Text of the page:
Objective: To assess the practicality, safety, cost effectiveness and outcome of receiving intravenous antibiotics at home.
Methods: Patients with serious bacterial infections requiring parenteral antibiotic therapy were enrolled in a pilot program to receive treatment at home. Antibiotics were premixed in the hospital pharmacy and administered by the Royal District Nursing Service, and medical back-up was provided.
Results: Twenty patients (mean age, 58 years; range, 19-84 years) received 21 courses of intravenous antibiotics at home (mean duration +/- SD, 26 +/- 9 days; range, 11-44 days). Conditions treated included osteomyelitis (10 patients), endocarditis (5), vascular graft and pacemaker sepsis (4), and chronic cellulitis (1). Treatment at home was well tolerated with no significant complications, and cure was achieved in 18 of the 20 patients. It was both efficient and cost effective, with a mean benefit in treatment costs between home and the equivalent inpatient therapy of at least $112 per day for the 538 days that home therapy was provided. Moreover, the reduced bed use could allow an additional hospital throughput of between 86 and 107 patients annually.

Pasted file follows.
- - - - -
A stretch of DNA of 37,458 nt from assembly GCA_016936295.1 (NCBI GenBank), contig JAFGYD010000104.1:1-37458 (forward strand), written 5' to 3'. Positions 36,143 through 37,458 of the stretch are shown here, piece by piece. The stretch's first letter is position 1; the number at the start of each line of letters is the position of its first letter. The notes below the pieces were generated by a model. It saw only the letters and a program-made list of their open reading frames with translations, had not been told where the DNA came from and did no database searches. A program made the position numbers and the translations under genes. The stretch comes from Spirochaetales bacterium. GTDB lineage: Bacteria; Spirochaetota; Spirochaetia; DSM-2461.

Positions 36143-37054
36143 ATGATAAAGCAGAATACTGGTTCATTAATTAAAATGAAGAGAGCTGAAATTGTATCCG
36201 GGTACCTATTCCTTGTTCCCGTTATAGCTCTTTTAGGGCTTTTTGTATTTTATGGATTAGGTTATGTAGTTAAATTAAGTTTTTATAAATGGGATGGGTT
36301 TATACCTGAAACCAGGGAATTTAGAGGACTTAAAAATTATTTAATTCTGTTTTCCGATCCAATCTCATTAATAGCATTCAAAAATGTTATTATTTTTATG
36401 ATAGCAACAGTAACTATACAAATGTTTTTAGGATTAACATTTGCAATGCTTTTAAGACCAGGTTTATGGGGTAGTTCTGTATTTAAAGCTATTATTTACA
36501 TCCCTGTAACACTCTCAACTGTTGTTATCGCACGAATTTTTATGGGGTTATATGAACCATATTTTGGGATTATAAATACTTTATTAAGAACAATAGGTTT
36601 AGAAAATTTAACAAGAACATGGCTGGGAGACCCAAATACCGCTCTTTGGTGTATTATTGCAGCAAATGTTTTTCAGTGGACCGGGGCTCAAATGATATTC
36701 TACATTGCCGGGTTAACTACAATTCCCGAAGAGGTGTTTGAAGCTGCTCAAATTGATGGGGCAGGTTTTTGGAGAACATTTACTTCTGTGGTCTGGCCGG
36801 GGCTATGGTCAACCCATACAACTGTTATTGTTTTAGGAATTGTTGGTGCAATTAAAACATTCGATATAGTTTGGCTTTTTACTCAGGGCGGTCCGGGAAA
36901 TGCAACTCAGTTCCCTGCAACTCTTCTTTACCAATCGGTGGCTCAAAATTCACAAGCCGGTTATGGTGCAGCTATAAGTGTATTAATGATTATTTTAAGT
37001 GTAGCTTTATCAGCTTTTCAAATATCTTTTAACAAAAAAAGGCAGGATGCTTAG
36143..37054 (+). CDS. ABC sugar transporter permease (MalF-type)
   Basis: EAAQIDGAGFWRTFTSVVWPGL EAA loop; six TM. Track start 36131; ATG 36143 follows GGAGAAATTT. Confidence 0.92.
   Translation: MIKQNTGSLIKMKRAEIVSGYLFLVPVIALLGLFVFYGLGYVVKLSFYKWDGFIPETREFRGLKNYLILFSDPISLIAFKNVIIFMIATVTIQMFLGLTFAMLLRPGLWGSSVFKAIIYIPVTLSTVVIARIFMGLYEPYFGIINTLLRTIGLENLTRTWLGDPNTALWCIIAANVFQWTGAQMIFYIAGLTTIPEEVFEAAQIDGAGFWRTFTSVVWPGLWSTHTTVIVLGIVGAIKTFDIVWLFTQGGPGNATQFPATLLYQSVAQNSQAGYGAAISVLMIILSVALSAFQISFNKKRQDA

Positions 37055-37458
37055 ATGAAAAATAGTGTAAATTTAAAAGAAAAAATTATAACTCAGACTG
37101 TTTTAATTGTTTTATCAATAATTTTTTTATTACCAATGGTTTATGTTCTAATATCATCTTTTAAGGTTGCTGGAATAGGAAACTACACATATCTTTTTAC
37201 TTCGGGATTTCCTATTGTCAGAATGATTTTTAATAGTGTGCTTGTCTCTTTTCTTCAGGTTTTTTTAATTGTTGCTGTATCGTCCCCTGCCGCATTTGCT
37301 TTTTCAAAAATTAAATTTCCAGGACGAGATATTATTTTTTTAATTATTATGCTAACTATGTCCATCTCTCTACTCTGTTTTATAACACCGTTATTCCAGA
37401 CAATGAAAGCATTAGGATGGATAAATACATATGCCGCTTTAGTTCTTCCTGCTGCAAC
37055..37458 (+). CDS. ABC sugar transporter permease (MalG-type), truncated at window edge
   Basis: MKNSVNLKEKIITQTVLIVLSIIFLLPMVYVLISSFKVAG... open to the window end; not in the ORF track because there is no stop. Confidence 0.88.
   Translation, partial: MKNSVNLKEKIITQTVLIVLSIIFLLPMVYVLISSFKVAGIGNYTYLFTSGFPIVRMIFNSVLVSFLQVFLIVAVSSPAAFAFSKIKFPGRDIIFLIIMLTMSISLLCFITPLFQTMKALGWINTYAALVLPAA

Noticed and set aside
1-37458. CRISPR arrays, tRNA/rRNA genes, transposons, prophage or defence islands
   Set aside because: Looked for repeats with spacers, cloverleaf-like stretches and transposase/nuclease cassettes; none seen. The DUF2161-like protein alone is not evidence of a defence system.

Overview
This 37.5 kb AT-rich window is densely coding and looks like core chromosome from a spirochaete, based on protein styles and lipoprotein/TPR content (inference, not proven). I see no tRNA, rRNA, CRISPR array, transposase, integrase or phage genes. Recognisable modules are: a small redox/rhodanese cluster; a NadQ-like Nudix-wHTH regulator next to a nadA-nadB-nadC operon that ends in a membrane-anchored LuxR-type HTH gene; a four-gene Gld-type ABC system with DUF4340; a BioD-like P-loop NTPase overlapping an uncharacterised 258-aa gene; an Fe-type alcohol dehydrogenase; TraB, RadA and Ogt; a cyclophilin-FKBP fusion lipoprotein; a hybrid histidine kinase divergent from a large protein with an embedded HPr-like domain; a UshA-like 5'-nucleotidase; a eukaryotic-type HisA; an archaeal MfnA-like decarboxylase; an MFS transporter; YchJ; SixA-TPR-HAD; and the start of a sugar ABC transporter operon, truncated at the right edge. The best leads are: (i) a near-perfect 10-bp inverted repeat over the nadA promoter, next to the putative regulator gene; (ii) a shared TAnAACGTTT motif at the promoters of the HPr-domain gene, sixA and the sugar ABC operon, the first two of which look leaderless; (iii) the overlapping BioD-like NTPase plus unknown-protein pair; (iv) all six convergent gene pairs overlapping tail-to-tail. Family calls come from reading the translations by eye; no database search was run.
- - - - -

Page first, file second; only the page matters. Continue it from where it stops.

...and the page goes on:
Conclusions: Home intravenous antibiotic therapy is safe, effective and well tolerated. It allows more efficient inpatient care and reduces total treatment costs in an important subpopulation of patients.